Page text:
Business Standard tried to get in touch with Chhinder Pal Arora, the producer of the godman’s movies and a director in some of his companies. Arora said that “he wasn’t connected” to the movie business anymore and was doing his own production work. He refrained from commenting any further. Hakikat Entertainment, like most of the businesses linked to the godman, has multiple shareholders. All of them are followers of the cult and mostly based in the districts of Sirsa in Haryana and Bathinda in neighbouring Punjab. One of the biggest shareholders holding 10 per cent of Hakikat Entertainment’s equity is an enterprise controlled by the cult’s followers named ARZ Unique Enterprises.

While its market or business presence remains rather vague with a registered office in East Delhi’s Shahadara, it claims to be involved in the manufacture of textiles. From 2014 to 2017, it earned Rs 25 crore in revenues. After Ram Rahim’s arrest, its earnings fell to just about Rs seven lakh in 2018-19. A similar story encapsulates the fate of some other companies with a fairly large capital base, such as MSG Electric System and Multiple Cap Stock Trading. Revenues have dipped more than three times in the same period.  

Perhaps the most intriguing aspect of this decline seems to unfolding in one his trademark corporations launched in 2015. Named MSG All Trading International, it had ambitious plans to launch multiple FMCG products under the brand name ‘MSG’ across India by establishing brick and mortar stores, online shops and through teleshopping. The full launch happened exactly a year later in March 2016, when MSG in a grand show, announced the launch of 151 products to a crowd of his raucous followers. Touted as organic and meeting international standards, they included everything from rice, pulses, salt, tea, cooking oil, biscuits to cosmetics and ayurvedic products. Many in the media touted the arrival of ‘MSG’ brand backed by the godman as a rival to the fast growing Patanjali, whose brand master was another popular ‘saffron’ figure, a yoga guru named Baba Ramdev.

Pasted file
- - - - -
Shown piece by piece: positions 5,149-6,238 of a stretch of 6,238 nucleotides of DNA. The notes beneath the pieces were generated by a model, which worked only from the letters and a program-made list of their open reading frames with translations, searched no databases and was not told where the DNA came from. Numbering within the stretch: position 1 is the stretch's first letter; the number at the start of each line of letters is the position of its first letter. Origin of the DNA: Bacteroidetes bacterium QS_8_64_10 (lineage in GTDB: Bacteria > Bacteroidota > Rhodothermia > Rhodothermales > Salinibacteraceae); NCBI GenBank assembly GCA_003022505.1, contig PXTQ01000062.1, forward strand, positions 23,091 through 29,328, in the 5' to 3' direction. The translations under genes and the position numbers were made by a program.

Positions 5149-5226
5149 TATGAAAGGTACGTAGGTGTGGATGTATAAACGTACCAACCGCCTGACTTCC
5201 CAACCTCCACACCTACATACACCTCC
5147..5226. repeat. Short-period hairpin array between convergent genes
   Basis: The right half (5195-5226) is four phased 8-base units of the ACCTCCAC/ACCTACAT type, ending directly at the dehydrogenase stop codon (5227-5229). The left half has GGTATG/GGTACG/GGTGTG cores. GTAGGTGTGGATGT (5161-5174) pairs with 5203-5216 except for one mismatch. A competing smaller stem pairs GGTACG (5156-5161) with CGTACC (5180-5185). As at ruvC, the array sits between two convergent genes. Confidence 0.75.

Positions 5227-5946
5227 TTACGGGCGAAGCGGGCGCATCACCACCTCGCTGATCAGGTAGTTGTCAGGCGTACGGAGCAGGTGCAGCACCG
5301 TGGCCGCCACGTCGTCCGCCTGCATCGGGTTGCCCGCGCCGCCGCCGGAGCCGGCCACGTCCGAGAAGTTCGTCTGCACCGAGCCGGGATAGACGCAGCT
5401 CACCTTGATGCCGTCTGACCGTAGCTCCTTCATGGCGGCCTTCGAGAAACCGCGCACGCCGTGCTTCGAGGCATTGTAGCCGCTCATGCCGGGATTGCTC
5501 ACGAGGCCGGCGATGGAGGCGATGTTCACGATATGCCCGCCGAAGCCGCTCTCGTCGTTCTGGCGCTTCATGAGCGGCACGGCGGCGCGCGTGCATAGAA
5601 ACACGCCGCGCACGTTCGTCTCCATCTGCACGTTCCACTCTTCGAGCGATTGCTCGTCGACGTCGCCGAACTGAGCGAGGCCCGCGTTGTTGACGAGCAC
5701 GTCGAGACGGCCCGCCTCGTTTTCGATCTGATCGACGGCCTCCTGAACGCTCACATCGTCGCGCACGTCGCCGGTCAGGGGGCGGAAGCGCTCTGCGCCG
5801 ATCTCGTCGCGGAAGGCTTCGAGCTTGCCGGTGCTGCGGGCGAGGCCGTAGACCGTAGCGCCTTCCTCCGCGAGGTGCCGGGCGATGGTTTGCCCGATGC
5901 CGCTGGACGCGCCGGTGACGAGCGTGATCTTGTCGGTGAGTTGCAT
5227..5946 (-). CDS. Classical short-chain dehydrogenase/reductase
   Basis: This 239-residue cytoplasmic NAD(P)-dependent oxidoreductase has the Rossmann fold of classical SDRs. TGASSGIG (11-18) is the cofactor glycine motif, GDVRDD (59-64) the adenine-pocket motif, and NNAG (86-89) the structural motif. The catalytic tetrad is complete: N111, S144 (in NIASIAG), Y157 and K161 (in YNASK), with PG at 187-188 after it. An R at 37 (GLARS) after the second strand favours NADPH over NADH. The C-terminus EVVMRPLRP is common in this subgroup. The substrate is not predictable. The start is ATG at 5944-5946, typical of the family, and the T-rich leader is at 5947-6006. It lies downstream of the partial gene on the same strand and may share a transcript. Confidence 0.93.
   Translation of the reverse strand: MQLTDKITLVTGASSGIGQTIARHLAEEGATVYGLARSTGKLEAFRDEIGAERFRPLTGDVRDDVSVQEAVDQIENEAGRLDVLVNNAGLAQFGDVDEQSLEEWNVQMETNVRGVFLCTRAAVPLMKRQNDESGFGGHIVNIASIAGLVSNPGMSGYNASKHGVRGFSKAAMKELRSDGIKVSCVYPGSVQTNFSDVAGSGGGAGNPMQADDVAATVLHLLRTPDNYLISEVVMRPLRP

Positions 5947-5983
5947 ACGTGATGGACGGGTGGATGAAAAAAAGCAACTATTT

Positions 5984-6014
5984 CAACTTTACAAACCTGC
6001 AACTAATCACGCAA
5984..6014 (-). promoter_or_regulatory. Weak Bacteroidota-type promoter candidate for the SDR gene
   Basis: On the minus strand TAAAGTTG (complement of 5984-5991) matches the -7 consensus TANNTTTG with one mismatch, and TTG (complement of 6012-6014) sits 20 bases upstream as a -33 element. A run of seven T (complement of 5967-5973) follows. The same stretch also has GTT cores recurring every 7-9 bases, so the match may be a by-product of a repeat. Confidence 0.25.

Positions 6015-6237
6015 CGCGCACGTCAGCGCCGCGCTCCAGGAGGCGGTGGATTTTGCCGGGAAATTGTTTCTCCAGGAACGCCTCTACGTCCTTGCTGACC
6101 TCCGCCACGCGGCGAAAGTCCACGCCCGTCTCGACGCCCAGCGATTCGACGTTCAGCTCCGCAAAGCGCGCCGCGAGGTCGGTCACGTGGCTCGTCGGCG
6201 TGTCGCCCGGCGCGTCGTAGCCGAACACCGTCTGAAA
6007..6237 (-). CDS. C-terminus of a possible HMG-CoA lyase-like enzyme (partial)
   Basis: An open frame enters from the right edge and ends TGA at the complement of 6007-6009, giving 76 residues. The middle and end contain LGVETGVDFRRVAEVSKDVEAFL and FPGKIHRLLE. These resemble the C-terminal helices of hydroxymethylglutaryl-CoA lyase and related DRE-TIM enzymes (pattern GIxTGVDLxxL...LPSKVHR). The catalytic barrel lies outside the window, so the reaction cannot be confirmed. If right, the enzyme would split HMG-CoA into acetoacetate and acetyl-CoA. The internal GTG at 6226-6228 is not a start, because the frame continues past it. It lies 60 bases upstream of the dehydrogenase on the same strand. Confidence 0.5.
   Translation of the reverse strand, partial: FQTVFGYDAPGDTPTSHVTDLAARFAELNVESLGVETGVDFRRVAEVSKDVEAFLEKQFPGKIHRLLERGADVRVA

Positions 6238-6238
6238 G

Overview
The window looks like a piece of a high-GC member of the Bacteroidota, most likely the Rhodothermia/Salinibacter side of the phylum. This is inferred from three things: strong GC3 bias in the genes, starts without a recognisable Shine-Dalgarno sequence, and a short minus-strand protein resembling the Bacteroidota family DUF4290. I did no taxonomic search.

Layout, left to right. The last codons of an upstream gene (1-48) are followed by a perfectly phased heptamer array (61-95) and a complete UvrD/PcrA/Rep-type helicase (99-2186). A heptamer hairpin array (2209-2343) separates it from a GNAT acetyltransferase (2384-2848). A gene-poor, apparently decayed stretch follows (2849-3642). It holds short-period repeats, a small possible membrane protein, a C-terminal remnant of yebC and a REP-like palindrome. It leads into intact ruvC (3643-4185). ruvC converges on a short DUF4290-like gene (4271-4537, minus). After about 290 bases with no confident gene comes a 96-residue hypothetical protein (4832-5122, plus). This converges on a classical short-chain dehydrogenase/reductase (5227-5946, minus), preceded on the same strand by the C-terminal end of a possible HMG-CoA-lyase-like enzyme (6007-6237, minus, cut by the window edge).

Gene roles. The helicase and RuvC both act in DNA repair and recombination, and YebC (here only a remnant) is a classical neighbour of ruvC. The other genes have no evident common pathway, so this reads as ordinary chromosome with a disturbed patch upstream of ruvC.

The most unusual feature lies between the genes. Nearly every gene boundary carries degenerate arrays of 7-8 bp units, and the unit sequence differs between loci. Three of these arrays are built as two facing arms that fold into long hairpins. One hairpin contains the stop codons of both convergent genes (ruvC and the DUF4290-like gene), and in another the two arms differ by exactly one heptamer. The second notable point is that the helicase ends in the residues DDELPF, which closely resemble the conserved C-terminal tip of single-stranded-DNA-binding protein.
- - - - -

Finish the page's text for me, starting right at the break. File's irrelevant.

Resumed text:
Within the first full year of the launch of its products, the company clocked almost Rs 250 crore in revenues – remarkable for any first time FMCG manufacturer. As Ram Rahim’s films increasingly brought him to national attention from his self-administered empire in the obscure town of Sirsa, curiosity for MSG-branded products rose. In fact, the company reportedly claimed in 2016 that it had received requests for its products from places like Canada and European nations. But the dream to emerge as a rival to Ramdev’s Patanjali was snuffed out within a year of its stupendous success. Following Ram Rahim's arrest in August 2017, MSG products have literally disappeared off the shelves. Its online store is in disarray. While the cult’s ardent followers continue to swear by the intermittently available products, brand ‘MSG’ has virtually been decimated. In 2018-19, its revenues had crashed to Rs 11 crore – a 20-fold decline from its launch levels a couple of years ago. Operating expenses had dwindled in similar proportion – indicating a massive scaling down of operations, disappearing stores and vanishing manufacturers of MSG branded products.

“Sales of MSG products have gone down drastically. Initially (after Ram Rahim was jailed), businesses completely closed. They slowly restarted. Supplies from manufacturers have dried up now. They are barely sufficient to meet the demand of Dera followers,” said Charan Singh Rathi, a Dera follower who was formerly associated with one of the companies linked to the cult.

Specific questions sent to Dera Sacha Sauda, Hakikat Entertainment and MSG All Trading went unanswered till the time of publication.

Anurag Tripathi, an author who wrote a book after a decade-long investigation into the cult’s activities, said, “Ram Rahim never wanted to build a business. The difference between Patanjali and MSG is that Ramdev, despite his showman tendencies, came with a genuine business idea. Meanwhile people who were failed by the system approached Ram Rahim. He played on their insecurities and used his political connections to help them and project himself as divine to these people. They invested their money in his Dera which were then channelled into these companies. How can such businesses last?”